Air strike killed 37 Afghan civilians - investigation

News and Press Release
Originally published
View original
KABUL, Nov 9 (Reuters) - A joint Afghan and U.S. military investigation has concluded an air strike last week killed 37 civilians and wounded 35 more after Taliban militants launched an ambush from the cover of a village, the U.S. military said. President Hamid Karzai said after the incident the issue of civilian casualties was the biggest source of tension with his main backer, the United States, and called on President-elect Barack Obama to make it his priority to stop innocents being killed.

A string of mistaken U.S. air strikes this year have killed at least 150 Afghan civilians, undermining public support for the continued presence of more than 60,000 NATO-led and U.S. coalition troops in Afghanistan.

Villagers told investigators a large number of insurgents arrived at the village of Wech Baghtu, in southern Afghanistan, and used homes to fire on a joint patrol of U.S.-coalition and Afghan forces, the U.S. military said in a statement.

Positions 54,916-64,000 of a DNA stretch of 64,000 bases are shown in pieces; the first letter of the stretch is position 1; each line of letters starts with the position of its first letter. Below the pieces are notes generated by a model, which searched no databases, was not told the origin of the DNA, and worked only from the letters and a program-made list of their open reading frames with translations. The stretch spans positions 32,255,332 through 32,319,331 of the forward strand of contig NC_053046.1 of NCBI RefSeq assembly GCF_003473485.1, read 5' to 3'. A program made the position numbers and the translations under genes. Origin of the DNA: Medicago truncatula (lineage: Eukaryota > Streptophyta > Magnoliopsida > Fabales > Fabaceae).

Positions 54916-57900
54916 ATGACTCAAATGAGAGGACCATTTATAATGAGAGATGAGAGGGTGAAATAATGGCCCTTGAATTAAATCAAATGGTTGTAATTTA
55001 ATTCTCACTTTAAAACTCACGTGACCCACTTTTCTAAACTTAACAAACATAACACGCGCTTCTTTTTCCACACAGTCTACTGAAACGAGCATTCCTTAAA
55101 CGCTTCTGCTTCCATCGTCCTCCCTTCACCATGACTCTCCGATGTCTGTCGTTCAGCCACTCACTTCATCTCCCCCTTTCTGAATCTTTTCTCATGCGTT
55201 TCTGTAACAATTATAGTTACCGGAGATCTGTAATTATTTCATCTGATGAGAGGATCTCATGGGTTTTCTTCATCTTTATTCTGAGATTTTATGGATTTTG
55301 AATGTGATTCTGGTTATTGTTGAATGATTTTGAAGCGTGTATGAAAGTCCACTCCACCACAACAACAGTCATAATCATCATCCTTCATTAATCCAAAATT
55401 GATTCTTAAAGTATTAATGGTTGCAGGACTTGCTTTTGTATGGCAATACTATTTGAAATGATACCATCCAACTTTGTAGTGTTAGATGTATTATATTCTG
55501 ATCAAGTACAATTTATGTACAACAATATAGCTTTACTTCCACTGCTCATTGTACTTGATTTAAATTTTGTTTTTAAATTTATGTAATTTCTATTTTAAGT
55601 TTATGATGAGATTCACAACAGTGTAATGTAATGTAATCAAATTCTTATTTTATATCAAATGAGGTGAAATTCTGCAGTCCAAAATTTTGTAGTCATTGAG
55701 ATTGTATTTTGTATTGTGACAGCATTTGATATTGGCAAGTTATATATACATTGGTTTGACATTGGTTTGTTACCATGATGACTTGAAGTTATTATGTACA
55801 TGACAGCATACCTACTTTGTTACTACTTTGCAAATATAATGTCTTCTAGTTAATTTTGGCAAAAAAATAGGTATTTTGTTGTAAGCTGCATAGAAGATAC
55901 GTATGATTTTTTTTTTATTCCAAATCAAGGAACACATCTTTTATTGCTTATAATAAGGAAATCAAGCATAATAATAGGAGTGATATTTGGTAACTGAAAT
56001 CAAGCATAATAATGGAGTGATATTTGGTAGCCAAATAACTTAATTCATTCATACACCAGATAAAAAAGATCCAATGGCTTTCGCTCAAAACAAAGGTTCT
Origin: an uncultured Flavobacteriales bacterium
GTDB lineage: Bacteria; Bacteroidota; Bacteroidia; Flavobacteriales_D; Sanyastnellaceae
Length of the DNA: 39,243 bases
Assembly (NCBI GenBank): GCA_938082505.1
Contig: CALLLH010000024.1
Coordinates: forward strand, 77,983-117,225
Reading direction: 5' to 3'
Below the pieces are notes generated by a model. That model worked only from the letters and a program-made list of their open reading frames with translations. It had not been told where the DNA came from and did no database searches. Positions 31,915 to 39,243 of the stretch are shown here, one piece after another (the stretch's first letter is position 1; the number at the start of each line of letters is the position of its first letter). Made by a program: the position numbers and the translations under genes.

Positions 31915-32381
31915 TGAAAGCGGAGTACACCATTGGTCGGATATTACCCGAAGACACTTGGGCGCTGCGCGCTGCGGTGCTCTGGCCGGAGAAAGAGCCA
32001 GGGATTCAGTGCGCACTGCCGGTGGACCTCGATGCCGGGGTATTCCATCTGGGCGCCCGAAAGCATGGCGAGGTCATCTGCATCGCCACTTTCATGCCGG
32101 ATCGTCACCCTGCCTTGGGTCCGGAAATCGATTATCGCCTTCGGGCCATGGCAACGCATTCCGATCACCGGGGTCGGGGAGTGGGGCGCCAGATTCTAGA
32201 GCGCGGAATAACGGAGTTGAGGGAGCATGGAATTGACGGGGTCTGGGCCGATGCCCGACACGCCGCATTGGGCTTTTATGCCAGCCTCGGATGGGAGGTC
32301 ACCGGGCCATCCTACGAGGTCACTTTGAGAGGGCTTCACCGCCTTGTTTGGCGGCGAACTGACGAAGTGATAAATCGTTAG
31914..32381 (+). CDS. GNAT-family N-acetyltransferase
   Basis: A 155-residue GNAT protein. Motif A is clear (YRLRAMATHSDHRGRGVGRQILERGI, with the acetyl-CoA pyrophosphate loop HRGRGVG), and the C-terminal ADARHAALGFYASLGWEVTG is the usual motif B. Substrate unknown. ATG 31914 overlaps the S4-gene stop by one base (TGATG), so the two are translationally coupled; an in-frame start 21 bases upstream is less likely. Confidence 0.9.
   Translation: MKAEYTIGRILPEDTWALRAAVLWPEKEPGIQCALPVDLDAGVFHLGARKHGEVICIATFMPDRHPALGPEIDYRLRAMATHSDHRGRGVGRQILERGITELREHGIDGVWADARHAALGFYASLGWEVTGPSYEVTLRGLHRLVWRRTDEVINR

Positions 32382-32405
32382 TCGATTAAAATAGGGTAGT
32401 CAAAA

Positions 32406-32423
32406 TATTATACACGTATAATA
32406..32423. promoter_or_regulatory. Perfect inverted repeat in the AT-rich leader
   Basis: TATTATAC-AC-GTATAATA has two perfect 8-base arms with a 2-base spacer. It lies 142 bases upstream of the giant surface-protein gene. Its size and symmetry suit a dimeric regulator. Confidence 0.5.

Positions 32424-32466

The militants also prevented people from fleeing their homes, added the statement, released late on Saturday.

The patrol "was taking accurate fire from the high ground and was separated from its relief unit by an improvised road block, and used close air support to suppress enemy fire", it said.

NATO and the U.S. military accuse the Taliban of deliberately launching attacks from within populated areas in order to provoke a response that leads the deaths of civilians.

"We regret this tragic loss of innocent lives and express our condolences to the families and to the people of Afghanistan," Colonel Greg Julian, a spokesman for the U.S. military, said in the statement.

Some 4,000 people, around a third of them civilians, have been killed in fighting this year as the Islamist Taliban steps up its campaign to topple Karzai's government and oust foreign troops.

(Writing by Sayed Salahuddin; Editing by Alex Richardson)

Reuters - Thomson Reuters Foundation
For more humanitarian news and analysis, please visit